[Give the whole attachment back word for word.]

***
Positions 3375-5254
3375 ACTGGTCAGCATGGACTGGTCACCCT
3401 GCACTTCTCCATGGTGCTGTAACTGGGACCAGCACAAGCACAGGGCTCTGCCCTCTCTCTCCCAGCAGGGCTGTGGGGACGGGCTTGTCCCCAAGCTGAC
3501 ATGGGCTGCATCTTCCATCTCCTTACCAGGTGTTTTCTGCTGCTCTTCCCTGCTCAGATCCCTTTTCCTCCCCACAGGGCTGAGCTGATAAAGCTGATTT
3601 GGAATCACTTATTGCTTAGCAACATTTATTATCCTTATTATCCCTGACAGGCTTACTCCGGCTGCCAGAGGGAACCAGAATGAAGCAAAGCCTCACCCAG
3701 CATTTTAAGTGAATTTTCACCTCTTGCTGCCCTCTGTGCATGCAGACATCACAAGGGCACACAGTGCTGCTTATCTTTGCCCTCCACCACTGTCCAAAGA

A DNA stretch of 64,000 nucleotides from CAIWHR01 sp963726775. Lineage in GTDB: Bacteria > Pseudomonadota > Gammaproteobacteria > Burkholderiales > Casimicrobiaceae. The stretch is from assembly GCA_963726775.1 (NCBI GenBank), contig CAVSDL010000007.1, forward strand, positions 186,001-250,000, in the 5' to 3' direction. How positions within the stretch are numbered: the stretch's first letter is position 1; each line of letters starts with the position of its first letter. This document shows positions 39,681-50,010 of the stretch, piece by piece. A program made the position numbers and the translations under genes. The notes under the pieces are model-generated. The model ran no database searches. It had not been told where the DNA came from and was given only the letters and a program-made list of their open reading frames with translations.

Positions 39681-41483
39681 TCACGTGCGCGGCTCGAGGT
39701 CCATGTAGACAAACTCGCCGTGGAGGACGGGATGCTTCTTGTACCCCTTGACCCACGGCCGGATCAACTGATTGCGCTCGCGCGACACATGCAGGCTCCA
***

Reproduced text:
Positions 3375-5254
3375 ACTGGTCAGCATGGACTGGTCACCCT
3401 GCACTTCTCCATGGTGCTGTAACTGGGACCAGCACAAGCACAGGGCTCTGCCCTCTCTCTCCCAGCAGGGCTGTGGGGACGGGCTTGTCCCCAAGCTGAC
3501 ATGGGCTGCATCTTCCATCTCCTTACCAGGTGTTTTCTGCTGCTCTTCCCTGCTCAGATCCCTTTTCCTCCCCACAGGGCTGAGCTGATAAAGCTGATTT
3601 GGAATCACTTATTGCTTAGCAACATTTATTATCCTTATTATCCCTGACAGGCTTACTCCGGCTGCCAGAGGGAACCAGAATGAAGCAAAGCCTCACCCAG
3701 CATTTTAAGTGAATTTTCACCTCTTGCTGCCCTCTGTGCATGCAGACATCACAAGGGCACACAGTGCTGCTTATCTTTGCCCTCCACCACTGTCCAAAGA

A DNA stretch of 64,000 nucleotides from CAIWHR01 sp963726775. Lineage in GTDB: Bacteria > Pseudomonadota > Gammaproteobacteria > Burkholderiales > Casimicrobiaceae. The stretch is from assembly GCA_963726775.1 (NCBI GenBank), contig CAVSDL010000007.1, forward strand, positions 186,001-250,000, in the 5' to 3' direction. How positions within the stretch are numbered: the stretch's first letter is position 1; each line of letters starts with the position of its first letter. This document shows positions 39,681-50,010 of the stretch, piece by piece. A program made the position numbers and the translations under genes. The notes under the pieces are model-generated. The model ran no database searches. It had not been told where the DNA came from and was given only the letters and a program-made list of their open reading frames with translations.

Positions 39681-41483
39681 TCACGTGCGCGGCTCGAGGT
39701 CCATGTAGACAAACTCGCCGTGGAGGACGGGATGCTTCTTGTACCCCTTGACCCACGGCCGGATCAACTGATTGCGCTCGCGCGACACATGCAGGCTCCA